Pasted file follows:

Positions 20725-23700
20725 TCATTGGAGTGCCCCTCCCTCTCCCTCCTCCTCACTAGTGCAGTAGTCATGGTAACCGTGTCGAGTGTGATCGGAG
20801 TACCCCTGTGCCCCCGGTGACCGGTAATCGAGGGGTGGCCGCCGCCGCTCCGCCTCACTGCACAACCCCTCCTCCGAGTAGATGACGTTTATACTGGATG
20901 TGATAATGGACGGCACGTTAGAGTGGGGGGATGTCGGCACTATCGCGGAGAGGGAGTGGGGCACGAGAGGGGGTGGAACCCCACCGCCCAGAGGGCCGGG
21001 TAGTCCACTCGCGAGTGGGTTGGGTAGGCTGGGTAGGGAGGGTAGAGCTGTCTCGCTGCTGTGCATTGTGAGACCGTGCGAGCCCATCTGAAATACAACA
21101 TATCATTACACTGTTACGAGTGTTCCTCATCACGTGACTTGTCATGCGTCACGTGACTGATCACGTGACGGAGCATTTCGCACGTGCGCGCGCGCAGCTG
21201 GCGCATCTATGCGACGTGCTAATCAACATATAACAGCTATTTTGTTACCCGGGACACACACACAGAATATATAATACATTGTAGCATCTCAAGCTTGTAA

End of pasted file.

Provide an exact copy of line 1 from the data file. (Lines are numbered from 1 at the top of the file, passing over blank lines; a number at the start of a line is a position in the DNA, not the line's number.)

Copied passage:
Positions 20725-23700